In the lead up to Spectre, we have all heard or read about Daniel Craig’s comments about him being over the role that has made him a worldwide superstar. How much you believe him is up to you but judging from those statements, it feels as though Spectre is Daniel Craig’s final mission as 007. I grew up in the age of Pierce Brosnan’s 007: suave, charismatic, and full of one-liners. After Goldeneye, the franchise was going down with Brosnan closing out his time with over-the-top but boring Die Another Day. The franchise needed new life.
Enter Daniel Craig. Beginning with 2006’s franchise reboot, Casino Royale, the actor single-handedly rescued the character from falling into Austin Powers territory and gave Bond a gritty, brooding, bruised-knuckle intensity. He peeled back the layers of the agent and made you feel the toll that so much killing takes on a man’s soul, showing the character that is under the tuxedo. There is no doubt that Craig would be leaving the franchise in a better place than when he found it. If this is truly the end of Daniel Craig’s 007, I think he left a worthy swan song.
Spectre picks up off the heels of Skyfall, which saw the death of Judi Dench’s M and introducing a new generation of MI6 allies: Naomie Harris’ Eve Moneypenny, Ben Whishaw’s Q, and Ralph Fiennes’ M. Spectre opens up with Bond in Mexico City during the Day of the Dead on a mission to kill an Italian terrorist. This fight leads to an incredible brawl mid-air in a helicopter that was thrilling to watch. It turns out that Bond’s current mission has been tasked to him from beyond the grave with intel from his former superior, which leads Bond into the tentacles of the criminal organization SPECTRE. While Bond is off the reservation, a new head of British Intelligence code named C (Andrew Scott) threatens to eighty-six the double-0 program.
While his license to kill is being threatened, Bond is globe-trotting from Rome (where he has a steamy encounter with ‘Bond Woman’ Monica Bellucci) to the snowy Austrian Alps and Tangier, Bond is hunting Franz Oberhauser, a man who sponsored Bond’s past adversaries (Le Chiffre, Mr. White, Silva). Played to sinister charisma by Christoph Waltz, Oberhauser has a tie to Bond’s childhood and turns out to be a familiar character known to Bond aficionados (I won’t spoil that for my readers). Along with Oberhauser, Bond must do battle with a formidable, Jaws-like hitman Mr. Hinx (Dave Bautista). Bond is given an strong love interest in Dr. Madeleine Swann (Lea Seydoux), who proves she can handle her own and is Bond’s equal. It’s definitely a move away from the usual damsel in distress of Bond’s past but I saw her as more of a plot device in the grand scheme.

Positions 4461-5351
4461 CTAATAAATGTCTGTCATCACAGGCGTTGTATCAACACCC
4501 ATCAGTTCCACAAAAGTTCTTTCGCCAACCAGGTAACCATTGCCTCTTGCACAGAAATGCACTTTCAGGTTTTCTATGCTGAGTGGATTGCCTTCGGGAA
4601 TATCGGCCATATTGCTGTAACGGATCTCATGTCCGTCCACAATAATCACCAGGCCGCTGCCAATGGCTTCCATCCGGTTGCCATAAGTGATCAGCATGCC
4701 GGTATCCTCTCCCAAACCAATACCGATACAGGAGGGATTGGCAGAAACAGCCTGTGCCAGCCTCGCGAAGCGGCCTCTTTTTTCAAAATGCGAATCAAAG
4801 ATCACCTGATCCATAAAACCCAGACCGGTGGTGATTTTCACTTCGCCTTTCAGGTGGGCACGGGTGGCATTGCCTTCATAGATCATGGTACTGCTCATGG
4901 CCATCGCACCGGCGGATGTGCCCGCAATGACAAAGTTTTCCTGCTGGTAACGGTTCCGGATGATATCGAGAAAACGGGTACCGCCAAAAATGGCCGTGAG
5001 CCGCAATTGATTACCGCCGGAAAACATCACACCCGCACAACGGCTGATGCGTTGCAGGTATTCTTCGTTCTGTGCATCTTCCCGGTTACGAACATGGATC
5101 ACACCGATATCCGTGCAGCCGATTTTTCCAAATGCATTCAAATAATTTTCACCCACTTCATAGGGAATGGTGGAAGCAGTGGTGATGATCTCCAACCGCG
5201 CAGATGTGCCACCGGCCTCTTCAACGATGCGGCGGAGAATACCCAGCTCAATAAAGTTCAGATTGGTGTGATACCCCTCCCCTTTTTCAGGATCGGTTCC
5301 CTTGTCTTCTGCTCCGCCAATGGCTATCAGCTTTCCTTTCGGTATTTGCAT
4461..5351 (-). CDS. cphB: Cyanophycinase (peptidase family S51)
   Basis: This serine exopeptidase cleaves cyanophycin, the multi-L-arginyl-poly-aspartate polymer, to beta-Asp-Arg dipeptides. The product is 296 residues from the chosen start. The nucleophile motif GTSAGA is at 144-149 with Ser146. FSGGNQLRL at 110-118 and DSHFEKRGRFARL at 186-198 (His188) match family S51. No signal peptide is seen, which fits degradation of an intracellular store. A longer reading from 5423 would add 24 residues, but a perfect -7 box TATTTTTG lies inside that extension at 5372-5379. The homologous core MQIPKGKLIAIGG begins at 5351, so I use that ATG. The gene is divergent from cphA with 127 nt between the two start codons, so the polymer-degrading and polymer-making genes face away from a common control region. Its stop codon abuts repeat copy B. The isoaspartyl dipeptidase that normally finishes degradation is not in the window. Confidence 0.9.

Personally, Skyfall is the best Bond film of Daniel Craig’s tenure as 007; possibly the best Bond film of all time. Like Craig’s previous turns in the tux, Spectre is full of globetrotting action, a thousand count of opulence in the story, and the typical escapism of a Bond film. Compared to Skyfall, this sequel feels undercooked. While it serves its purpose as the culmination of Craig’s four-film cycle, connecting all of his previous missions in one large web of villainy, it feels like it never paid off fully. Director Sam Mendes and the writers could have had a field day with Oberhauser’s place in the 007 canon, but he feels like just another enemy bent on Freudian score-settling with the agent. I think it’s possible that Skyfall set expectations that were too high for Spectre to match, much less top. While Craig’s Bond deserves a better send off, you can’t ignore all he has done. We can only hope for one more mission before a new agent is selected.